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The handheld Doppler signals in the distal segment of SMA were excellent, corresponding to the viable bowel, but the patient’s cachexia and relative inanition concerned me for future bowel ischemia complicating his planned redo aortic valve replacement and subsequent prostatectomy.

But before I embarked on vein harvest, a simple maneuver determined my next step. I brought the distal SMA to the proximal SMA and found there was enough laxity to simply anastomose both to each other.

IMG_4654The flows were now excellent in the SMA. The patient recovered uneventfully, requiring no subsequent bowel resection. He then had his redo-aortic valve replacement from which he recovered well from and ultimately soon after had his prostatectomy.

Treatment with antibiotics without resection is not a good option as the majority of these rare aneurysm go on to rupture if left unresected. A frequently cited article by Drs. DeBakey and Cooley from 1953 (ref 1) and other subsequent articles show success with simple resection. While cryografts and saphenous vein grafts are subject to infection, they can be used safely in this setting, but the best conduit using no conduit. Often, aneurysms start at a small nidus and not only expand but elongate, given an opportunity to repair aneurysms primarily.

Reference

  1. DeBakey ME, Cooley DA: Successful resection of mycotic aneurysm of superior mesenteric artery: case report and review of literature. Am Surg 1953;19:202-212.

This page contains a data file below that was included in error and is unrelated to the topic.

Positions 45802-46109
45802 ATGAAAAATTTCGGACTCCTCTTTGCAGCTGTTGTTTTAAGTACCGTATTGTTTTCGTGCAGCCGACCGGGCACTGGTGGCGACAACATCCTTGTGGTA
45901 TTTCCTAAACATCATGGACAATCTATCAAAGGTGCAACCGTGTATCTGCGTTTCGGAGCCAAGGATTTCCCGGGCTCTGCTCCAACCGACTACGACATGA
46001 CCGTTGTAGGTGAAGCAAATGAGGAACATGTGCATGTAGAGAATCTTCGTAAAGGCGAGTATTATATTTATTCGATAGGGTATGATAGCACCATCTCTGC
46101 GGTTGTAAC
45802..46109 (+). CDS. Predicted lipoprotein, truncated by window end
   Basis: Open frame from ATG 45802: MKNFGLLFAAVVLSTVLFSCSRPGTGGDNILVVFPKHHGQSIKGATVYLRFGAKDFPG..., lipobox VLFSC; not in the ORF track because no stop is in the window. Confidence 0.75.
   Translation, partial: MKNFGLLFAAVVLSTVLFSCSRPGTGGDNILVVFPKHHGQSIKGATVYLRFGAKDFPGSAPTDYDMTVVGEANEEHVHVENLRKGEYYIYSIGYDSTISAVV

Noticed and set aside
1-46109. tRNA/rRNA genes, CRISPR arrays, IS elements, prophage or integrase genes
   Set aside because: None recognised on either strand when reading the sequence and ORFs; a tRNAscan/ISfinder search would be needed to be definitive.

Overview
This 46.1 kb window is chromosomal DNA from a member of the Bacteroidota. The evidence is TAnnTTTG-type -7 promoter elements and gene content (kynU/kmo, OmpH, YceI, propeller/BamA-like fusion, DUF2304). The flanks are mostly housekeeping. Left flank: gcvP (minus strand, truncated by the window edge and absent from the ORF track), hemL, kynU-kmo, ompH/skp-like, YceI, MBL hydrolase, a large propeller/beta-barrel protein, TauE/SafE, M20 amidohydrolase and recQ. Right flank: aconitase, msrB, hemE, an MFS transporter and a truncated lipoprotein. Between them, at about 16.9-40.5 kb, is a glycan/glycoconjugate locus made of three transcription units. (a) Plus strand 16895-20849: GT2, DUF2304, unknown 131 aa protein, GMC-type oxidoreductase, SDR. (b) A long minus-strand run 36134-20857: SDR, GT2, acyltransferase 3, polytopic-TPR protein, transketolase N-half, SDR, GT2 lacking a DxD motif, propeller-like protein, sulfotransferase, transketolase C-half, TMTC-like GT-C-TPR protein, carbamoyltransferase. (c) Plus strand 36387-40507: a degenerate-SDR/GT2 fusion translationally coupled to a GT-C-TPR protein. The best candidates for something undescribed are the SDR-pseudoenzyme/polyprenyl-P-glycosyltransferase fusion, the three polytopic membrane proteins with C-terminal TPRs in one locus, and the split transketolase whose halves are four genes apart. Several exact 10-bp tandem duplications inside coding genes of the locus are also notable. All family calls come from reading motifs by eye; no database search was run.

The inferior mesenteric artery is a poor target for revascularization in chronic mesenteric ischemia

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The patient was referred to me after having undergone an intervention for chronic mesenteric ischemia. She is over 70 years of age and had lost over thirty pounds in 3 months due to severe abdominal pain with eating. A month prior to seeing me, she had undergone arteriography at an outside hospital and was found to have occlusion of her celiac axis (CA) and superior mesenteric artery (SMA) with a small but patent inferior mesenteric artery. Attempt at recanalization, done from left brachial access, of the SMA was abandoned after the patient started having pain, and the inferior mesenteric artery was accessed and stented with a balloon expandable stent. Despite the stent, the pain persisted. On examination, she was cachectic, weighing about a hundred pounds, and had moderate to severe pain with abdominal palpation. CT angiography (shown above) showed a chronically occluded CA and SMA and a patent stent to the IMA.